The 3 Types of Organizational Learning

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There are so many different types of organizational learning models out there that it can positively make one’s head spin. It has come a long way since Argyris and Schorn proposed the original model back in the early 90s, and the iterations aren’t going to slow down any time soon. Given the human animal and the unpredictable nature of it, and that of business, the search for a ubiquitous model that applies to all scenarios continues. This search will never end, because that which is sought does not and cannot exist. A unified theory of Newtonian and quantum physics will be easier to find, unfortunately. For the moment, there are three major models widely used, and as such, we will look at these three models comparatively, and see which of the three is really the best for general application. We will factor in level of complexity, amount of work to manage as well as room for slack and adaptation in the face of the unpredictable and calamitous. Which will win this … not so fierce competition? Will it be single-loop, double-loop or deuterolearning? Let’s find out. Let’s discuss a generality between single and double loop types of organizational learning. They both share a couple component phases, double-loop bringing in one extra.   First, they share the question of “why”, the underlying assumptions behind a goal and scenario, which is variable and, in double loop, can change when returned to. Second, they share an evaluation and process stage where goals, techniques and data are processed. This is the act of addressing and engaging in organizational learning, and inside this step are countless other smaller models which may be applied to the actions taken. Finally, they share the result phase, or the outcome of a pass through the other two stages. This is where the success, failure, or level of state between them is gauged and realized. “Did it work?” So, now that we know the common component phases of the two, let’s talk about how single-loop learning works with them. It is a one-directional transition from the “why” to the process of application and engagement. From there, depending on the result, if it is not the achievement of the ultimate goal, the loop will return to the application phase with more data from the results factored in, and reattempted. This loop will continue until the goal, within a predetermined tolerance level, is achieved. Double-loop learning follows the same initial path, from “why” to the application and then the result. Should the result not meet criteria, though, it does not loop directly back from result to application. In stead, a new component called “defensive reasoning” is approached. In this phase, obstacles are measured and quantified, with proposals for possibly how to get past them. They are also prioritized and the ramifications for not exceeding them are measured. Then, and only then, it will return not to application, but to the ‘why”. In double-loop learning, this phase’s variable nature comes truly into play, integrating the variables from the defensive reasoning step. This allows a changing of goals and even needs assessment if need be, before moving on to application once more. It’s a bit more adaptive and less rigid. As for deuterolearning – it’s a mess. This is an immensely complicated flow that closely emulates a parallel circuit board more than anything else. Basically, in deuteroloearning, there is a non-linear flow between two polar components, discipline focus and professional community, Between the two are a series of units within non linear phases in which branching paths are taken until the two poles actually match criteria on the same level. These phases are predisposing, formative and inquisitional. While ideally they try to be a linear process, they seldom are. Honestly, this is a confusing and difficult to implement learning method which even some of the most skilled and learned training professionals don’t always completely understand. It’s more often used as a guideline for the application process in the other two models, as its dipolar and nonlinear flow causes logistical headaches especially with larger organizations. So, which of these is the easiest to manage while the most flexible? Really, the adaptive nature of double loop seems to be the most practical of these three types of organizational learning. Single loop works but is rigid and tight, and deuterolearning is just a headache looking for a victim.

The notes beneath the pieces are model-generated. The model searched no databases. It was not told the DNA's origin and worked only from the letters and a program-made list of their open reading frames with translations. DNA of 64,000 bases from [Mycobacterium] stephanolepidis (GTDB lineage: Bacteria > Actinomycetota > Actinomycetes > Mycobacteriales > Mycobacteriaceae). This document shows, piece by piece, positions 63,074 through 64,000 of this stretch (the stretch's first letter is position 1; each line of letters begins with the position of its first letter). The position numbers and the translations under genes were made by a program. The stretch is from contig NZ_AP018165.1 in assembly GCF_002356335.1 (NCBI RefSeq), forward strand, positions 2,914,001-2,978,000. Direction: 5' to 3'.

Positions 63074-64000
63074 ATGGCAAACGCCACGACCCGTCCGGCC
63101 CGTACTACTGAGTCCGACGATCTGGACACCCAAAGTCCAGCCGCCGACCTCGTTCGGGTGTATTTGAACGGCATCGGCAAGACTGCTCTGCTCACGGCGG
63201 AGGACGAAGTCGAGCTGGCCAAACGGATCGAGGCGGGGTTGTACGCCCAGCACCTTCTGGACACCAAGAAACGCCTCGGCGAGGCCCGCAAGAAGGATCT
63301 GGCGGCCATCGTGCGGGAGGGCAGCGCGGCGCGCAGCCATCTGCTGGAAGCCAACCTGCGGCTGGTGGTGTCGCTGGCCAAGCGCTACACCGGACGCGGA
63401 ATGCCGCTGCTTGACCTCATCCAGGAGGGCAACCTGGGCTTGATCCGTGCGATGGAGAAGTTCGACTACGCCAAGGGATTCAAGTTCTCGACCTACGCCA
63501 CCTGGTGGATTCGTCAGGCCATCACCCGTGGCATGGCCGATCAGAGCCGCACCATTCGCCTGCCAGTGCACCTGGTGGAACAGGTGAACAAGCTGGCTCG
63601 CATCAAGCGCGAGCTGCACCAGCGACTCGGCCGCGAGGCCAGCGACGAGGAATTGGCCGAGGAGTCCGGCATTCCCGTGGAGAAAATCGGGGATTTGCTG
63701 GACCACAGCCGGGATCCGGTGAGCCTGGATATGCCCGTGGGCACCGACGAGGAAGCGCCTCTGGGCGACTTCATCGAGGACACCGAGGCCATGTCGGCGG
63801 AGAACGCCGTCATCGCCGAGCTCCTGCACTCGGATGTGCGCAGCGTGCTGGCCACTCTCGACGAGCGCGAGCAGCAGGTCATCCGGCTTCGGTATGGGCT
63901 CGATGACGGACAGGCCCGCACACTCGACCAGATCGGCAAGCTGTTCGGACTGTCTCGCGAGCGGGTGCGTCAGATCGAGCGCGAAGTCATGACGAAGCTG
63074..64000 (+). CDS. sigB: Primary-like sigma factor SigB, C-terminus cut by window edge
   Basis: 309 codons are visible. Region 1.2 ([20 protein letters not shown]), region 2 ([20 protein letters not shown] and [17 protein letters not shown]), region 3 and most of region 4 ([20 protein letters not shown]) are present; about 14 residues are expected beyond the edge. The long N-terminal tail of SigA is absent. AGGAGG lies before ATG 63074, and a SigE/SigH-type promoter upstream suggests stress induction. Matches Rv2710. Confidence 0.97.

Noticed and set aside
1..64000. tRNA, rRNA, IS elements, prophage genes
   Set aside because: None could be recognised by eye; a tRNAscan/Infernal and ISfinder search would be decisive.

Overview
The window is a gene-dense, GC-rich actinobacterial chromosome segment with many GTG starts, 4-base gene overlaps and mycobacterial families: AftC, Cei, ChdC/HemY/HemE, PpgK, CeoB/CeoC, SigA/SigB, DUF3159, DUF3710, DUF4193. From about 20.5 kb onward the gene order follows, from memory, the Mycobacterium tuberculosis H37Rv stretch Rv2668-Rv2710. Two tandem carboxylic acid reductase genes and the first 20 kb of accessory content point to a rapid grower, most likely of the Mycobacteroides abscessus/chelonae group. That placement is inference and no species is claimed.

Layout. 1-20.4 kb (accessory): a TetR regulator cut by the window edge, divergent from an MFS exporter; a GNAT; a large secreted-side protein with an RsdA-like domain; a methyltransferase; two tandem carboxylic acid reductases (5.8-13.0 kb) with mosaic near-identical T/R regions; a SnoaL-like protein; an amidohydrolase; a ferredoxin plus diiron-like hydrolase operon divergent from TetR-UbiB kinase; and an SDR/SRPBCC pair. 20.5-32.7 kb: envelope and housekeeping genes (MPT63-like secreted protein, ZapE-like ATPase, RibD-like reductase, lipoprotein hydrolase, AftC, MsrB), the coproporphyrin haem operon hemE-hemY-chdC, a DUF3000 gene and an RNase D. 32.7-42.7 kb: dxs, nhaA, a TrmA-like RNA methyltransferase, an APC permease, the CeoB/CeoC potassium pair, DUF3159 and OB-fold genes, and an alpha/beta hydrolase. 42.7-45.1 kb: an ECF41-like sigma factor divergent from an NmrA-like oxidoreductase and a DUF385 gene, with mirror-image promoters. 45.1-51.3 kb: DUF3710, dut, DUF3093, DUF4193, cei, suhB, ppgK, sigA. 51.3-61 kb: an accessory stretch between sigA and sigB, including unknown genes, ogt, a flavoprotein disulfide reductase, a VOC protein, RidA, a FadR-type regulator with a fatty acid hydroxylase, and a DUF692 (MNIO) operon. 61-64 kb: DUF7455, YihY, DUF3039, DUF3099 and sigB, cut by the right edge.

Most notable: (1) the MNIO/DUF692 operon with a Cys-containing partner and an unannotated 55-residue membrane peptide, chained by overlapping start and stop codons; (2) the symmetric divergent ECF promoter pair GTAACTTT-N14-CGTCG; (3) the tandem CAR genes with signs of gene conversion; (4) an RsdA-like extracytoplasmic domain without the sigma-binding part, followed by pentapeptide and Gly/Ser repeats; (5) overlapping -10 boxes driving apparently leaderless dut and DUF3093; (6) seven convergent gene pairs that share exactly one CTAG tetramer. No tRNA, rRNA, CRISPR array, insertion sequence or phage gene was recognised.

Jason is the former Lead Author & Editor of TrainingStation Blog